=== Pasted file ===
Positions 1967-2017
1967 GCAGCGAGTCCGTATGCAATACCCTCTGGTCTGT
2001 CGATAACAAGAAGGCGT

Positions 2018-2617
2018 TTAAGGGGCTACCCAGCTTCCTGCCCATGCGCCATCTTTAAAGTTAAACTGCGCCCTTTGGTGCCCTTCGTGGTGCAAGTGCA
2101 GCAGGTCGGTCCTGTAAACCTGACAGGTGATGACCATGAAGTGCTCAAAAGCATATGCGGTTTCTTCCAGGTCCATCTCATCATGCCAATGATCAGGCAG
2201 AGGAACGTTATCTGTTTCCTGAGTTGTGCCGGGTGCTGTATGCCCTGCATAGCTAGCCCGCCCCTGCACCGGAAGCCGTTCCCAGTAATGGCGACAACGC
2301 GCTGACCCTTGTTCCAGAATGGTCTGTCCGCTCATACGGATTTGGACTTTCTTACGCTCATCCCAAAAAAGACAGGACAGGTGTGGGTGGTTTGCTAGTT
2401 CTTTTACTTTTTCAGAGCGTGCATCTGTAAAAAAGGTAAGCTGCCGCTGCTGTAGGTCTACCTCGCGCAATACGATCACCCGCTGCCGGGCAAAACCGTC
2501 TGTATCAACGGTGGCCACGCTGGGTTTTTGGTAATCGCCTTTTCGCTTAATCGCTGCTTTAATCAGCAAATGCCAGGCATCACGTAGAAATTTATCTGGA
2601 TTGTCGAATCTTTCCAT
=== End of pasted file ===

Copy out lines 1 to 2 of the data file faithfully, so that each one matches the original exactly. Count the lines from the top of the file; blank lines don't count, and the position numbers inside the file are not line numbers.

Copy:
Positions 1967-2017
1967 GCAGCGAGTCCGTATGCAATACCCTCTGGTCTGT